(Post by Colin ‘Jackie’ Jackson from Glasgow – December 2021)
Saturdays were always special for us kids in the late ‘60s and through the ‘70s.
Before we were old enough or good enough to represent our school in the sporting arena, we’d possibly go swimming at the local ‘baths.’ Or maybe, with only the occasional Hanna- Barbera cartoon screened on television to entertain us, we’d be allowed to catch a train to the Saturday Club at the local pictures house. There, we’d join the throng of similarly aged kids getting high on what would later be recognised as the ‘e numbers’ hidden in cartons of Kia Ora and ice cream as we watched some swashbuckling, black and white movie produced by The Children’s Film Foundation.
That would all change mid-Seventies.
For a start, I would by then have been seventeen years old and regarded with some suspicion had I attempted admission to The Saturday Club. That aside, television companies recognised the audience potential and began to expand their model of importing cartoons and reruns of Gerry Anderson gems.
The ITV network initially trialled programmes by linking cartoons, sketches, pop music and mini-series into one long, ‘umbrella show.’
Several regionalised ITV stations ran with the idea from 1974 onwards. Over time though, they all succumbed to the show inaugurated by the Midlands station, ATV, and by 1976 children of the three TV-channel generation, benefitted from a heavyweight ratings war between the ITV network and the BBC equivalent.
As you were once ‘Stones’ or ‘Beatles;’ as you were once ‘Donny’ or ‘David,’ you were now either ‘TISWAS’ or ‘Swap Shop.’
OK, so I wasn’t a ‘kid’ anymore but there’s nothing says an eighteen year old can’t enjoy these type programmes, right? So the choice came down to watching someone on BBC have a serious discussion with David Bellamy about conservation …. or watch some Brummie lad dressed in outsize khaki shorts and sporting a ginger coloured stick-on, Bellamy-esque false beard, repeating the innuendo loaded phrase, “Well – gwapple me gwapenuts!”
It was a no-bwainer!
It wasn’t until 1977 though, that we in Scotland, served by STV, got to see the programme regularly and in its entirety. By then, Sally James had been enlisted as co-presenter with Chris Tarrant. With some sporadic appearances under his belt, comedian Lenny Henry became a regular presenter in the following year, as did former member of The Scaffold, John Gorman. It would a further year down the line before Bob Carolgees & Spit the Dog joined up, completing the team I remember most fondly.
Comedians Jasper Carrot, Frank ‘it’s the way I tell ‘em’ Carson and Jim Davidson would also pop in to the show now and then.
Reflecting the music of the time, TISWAS (This Is Saturday – Watch and Smile) was chaotic and anarchic. It was slapstick. It was infectious. Whether it be in the school playground or the office workspace, the show’s catchphrases were repeated incessantly:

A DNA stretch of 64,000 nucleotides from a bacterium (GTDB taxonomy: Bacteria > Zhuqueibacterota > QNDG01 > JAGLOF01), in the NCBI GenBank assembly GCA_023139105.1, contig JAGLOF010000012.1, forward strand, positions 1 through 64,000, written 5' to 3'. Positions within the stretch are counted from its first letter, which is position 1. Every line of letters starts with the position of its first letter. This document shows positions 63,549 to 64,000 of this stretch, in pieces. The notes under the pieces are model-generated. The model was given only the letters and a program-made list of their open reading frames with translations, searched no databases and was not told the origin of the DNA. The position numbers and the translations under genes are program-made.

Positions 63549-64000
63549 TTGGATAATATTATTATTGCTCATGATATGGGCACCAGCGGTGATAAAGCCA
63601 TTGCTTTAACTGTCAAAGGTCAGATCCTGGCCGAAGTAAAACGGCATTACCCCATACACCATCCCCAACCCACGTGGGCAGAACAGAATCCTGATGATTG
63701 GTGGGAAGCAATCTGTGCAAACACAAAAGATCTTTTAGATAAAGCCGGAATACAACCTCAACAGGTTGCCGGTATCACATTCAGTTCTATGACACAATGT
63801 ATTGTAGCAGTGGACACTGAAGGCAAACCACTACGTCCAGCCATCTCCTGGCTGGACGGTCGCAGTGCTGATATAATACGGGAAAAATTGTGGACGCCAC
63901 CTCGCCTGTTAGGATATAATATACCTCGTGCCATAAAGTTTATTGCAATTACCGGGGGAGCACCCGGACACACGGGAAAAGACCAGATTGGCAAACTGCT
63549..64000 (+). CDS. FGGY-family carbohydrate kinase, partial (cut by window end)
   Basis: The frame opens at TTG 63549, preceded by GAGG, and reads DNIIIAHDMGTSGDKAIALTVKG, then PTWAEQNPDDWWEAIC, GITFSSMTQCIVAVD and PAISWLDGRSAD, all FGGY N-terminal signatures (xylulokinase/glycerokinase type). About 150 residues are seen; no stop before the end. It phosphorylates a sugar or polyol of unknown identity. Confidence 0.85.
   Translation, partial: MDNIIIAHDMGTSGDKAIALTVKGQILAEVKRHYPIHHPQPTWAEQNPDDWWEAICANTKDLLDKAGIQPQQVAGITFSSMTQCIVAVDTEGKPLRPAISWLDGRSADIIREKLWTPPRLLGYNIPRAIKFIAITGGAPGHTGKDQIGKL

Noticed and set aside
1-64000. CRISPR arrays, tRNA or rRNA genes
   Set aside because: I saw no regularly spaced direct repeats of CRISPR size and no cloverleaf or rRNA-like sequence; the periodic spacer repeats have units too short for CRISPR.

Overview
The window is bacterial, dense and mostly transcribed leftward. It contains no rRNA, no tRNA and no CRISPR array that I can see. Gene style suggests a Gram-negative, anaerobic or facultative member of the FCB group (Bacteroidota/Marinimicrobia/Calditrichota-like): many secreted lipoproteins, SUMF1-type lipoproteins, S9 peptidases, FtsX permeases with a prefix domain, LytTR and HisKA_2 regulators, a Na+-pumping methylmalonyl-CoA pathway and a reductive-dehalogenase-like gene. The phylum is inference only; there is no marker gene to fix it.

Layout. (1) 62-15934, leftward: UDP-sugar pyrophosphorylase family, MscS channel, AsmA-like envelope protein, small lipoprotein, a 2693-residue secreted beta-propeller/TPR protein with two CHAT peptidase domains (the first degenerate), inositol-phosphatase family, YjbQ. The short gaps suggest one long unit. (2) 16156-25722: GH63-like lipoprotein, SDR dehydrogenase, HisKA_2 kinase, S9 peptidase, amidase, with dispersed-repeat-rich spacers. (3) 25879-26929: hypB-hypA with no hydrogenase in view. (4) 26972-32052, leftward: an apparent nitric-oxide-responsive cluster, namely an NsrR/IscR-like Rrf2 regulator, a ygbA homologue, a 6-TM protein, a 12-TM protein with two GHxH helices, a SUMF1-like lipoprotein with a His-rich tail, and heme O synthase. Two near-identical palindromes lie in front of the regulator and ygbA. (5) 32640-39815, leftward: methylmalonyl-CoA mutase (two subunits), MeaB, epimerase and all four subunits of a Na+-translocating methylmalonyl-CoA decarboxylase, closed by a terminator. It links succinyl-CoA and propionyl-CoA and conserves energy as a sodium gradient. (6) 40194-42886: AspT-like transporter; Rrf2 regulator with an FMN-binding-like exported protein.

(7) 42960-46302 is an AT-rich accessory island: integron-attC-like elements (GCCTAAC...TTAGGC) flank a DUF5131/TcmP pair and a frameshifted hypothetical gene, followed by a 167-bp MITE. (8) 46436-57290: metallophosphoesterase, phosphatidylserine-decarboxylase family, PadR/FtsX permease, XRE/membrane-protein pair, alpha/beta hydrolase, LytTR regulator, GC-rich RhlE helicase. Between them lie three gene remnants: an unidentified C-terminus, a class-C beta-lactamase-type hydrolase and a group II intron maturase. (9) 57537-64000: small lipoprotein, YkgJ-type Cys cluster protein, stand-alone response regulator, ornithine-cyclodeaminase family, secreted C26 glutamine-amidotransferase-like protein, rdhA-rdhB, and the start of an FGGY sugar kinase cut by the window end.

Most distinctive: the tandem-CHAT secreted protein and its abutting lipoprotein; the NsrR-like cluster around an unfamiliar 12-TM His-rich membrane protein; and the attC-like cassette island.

“O-o-o-o-o-k-a-a-a-ay!” we’d gargle in the voice of Lenny Henry’s character, Algernon Razzmatazz.
“Com-post Cor-ner!” we’d shout in a Crackerjack style.
“This is what they want!” we’d joyously proclaim when doing something fun.
“Ccchhhhrrrrt ….Spit!” we’d mimic when something met our disapproval.
“It’s Telly Selly Time,” we’d sing, annoying our parents any time there was an advert break in Coronation Street etc..
“Wuwal retweats, wuwal retweats, where wobin wedbweast goes tweet tweet,” we’d pwance and sing in the public pawk. (Oh – just me, then …?)
Initially inspired by Jasper Carrot and encouraged by Sally James, we’d all roll on our backs ‘dancing’ the ‘Dying Fly;’ the Phantom Flan Flinger would push ‘custard pies’ into the faces of the children in the studio audience and big-name guests alike; kids, and in later series’, their parents, would happily be enclosed in a cage and have buckets of water / gunge / goo poured all over them.
Distinguished TV newsreader Trevor McDonald would laugh and laugh at the sketches featuring Lenny Henry’s hilarious send-up, Trevor McDoughnut.
TISWAS catered for all – boy or girl, even young-at-heart Mums …. and with Sally James as presenter, quite a few Dads too, I can imagine!
It was just genius!
What else would a youngster now want to do on a Saturday morning? Go ingest some wee-infused, heavily chlorinated water at the swimming pool where you got shouted at for ‘bombing’ your pals?
Or spend the afternoon feeling sick from eating too many sherbet dabs and Spangles as you once again watched Lassie successfully navigate her way home in those days before Google Maps?
Nope – for me and millions like me, it was a bacon roll; a plate piled high with toast and jam; several cups of coffee; turn on the telly, allowing it plenty time to ‘warm up,’ sit back in the comfy chair and completely switch off from the world of school, study and exams.
It was Saturday after all, and boy, did I indeed watch and smile!